This week, the Voting Rights Act will again be in front of the highest court in the land, when the Court takes up the issue concerning a key provision of the Voting Rights Act of 1965 – Section 5.
The Voting Rights Act is probably one of the biggest gains of the civil rights movement starting with Brown v. the Board of Education. In 1965, it outlawed discrimination in voting nationwide. Section 5, took it even a step further, requiring that states with a history of denying blacks the right to vote obtain the approval of a federal court or the U.S. Justice Department before changing election procedures. It is a provision that has been repeatedly reauthorized by Congress, most recently in 2006, when it was extended for another 25 years by margins of 390 to 33 in the House and 98 to 0 in the Senate.
But this week things may change when the Supreme Court hears arguments in a case from Alabama that challenges Section 5 and the formula for the mainly nine other states in the South, have to get approval when they redraw district lines or registration procedures. Shelby County, Ala., a covered jurisdiction under the Voting Rights Act, suggested that Congress was wrong in 2006 to extend the provision for 25 more years and argues that “things have changed in the South” and that the law that exacts a “heavy, unprecedented federalism cost” upon them.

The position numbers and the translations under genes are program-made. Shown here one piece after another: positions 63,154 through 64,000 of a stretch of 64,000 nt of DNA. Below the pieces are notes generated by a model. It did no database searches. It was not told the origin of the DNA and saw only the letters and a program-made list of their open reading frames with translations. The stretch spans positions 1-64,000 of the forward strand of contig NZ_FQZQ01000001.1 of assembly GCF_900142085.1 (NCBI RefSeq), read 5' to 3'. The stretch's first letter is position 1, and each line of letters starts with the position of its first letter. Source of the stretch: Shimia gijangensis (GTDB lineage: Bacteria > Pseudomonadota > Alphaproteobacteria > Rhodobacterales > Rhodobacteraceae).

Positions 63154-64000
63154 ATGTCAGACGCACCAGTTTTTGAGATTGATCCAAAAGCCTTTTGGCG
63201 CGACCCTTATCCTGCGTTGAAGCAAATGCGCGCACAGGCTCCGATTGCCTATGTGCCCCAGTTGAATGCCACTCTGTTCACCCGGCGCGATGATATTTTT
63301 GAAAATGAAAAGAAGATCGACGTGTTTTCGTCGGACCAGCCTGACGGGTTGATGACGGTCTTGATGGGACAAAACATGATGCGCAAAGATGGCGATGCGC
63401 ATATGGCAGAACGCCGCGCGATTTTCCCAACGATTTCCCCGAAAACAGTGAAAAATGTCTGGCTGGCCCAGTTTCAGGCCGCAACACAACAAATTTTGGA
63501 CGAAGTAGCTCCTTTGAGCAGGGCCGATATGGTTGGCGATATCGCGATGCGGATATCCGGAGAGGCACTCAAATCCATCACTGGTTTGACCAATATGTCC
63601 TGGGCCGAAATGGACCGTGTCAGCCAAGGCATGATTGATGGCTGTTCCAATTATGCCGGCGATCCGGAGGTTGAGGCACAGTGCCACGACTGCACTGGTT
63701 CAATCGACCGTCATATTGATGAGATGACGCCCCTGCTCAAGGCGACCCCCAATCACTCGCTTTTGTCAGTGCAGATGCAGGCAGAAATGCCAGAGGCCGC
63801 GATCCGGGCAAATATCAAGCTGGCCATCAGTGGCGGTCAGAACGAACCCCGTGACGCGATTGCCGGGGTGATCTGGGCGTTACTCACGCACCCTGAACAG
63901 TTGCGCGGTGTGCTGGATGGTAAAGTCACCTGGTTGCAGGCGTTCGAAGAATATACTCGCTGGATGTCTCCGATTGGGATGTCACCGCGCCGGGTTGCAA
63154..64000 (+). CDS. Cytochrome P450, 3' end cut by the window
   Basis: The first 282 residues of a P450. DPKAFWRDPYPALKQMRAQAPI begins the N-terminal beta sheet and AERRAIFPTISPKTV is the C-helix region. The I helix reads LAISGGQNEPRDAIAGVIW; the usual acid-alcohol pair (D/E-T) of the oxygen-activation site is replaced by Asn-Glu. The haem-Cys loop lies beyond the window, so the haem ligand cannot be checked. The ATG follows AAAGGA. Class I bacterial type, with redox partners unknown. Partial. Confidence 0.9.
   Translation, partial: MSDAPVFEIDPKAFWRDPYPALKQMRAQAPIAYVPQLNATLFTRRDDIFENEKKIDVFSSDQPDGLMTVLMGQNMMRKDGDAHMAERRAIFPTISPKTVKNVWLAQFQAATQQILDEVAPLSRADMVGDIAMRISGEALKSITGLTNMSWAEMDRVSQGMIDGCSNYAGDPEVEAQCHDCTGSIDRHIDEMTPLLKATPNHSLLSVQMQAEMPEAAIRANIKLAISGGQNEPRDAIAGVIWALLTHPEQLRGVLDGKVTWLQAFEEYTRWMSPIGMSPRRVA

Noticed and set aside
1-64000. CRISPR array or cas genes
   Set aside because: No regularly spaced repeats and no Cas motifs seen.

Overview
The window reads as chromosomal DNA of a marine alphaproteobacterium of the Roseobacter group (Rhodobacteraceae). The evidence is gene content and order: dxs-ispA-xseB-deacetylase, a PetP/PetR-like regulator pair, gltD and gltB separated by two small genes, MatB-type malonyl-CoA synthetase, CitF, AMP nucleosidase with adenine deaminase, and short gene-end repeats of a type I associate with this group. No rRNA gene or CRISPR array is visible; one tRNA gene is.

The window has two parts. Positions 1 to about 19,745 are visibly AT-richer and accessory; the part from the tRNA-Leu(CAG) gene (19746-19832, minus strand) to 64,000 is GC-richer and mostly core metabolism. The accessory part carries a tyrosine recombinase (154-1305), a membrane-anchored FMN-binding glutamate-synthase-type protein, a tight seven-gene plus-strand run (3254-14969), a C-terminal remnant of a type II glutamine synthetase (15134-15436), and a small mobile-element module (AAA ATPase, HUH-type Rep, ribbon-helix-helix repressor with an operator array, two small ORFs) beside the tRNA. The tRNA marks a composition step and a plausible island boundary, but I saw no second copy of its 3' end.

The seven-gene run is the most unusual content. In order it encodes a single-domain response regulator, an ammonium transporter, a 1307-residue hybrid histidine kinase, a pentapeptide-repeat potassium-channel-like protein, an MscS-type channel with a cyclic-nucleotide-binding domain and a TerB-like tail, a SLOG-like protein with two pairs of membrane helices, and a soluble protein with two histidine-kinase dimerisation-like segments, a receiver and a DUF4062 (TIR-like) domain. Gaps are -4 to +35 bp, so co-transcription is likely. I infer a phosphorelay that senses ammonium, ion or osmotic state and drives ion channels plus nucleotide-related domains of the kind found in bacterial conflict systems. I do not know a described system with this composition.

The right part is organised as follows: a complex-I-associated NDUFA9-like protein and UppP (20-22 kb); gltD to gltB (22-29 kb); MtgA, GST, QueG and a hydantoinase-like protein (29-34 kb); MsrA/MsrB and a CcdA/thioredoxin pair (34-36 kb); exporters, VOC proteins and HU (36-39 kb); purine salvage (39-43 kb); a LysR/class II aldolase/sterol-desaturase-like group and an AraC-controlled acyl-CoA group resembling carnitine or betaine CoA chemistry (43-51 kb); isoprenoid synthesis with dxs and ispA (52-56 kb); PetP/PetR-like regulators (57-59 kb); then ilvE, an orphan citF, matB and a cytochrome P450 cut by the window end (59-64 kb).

The jurisdictions covered under section 5 include Alabama, Alaska, Arizona, Georgia, Louisiana, Mississippi, South Carolina, Texas and Virginia, as well as portions of California, Florida, Michigan, New Hampshire, New York, North Carolina and South Dakota.
It is hard to gauge what may happen, since judicial second-guessing of Congress will be a stretch since the Constitution authorizes Congress to “enforce … by appropriate legislation” the 15th Amendment’s guarantee that the right to vote “shall not be denied or abridged by the United States or by any state on account of race, color, or previous condition of servitude,” as well as the 14th Amendment’s guarantee of “equal protection of the laws.”
If the federal government loses the case under review, Shelby County v. Holder, the landmark law passed nearly 50 years ago could be dismantled in a single day.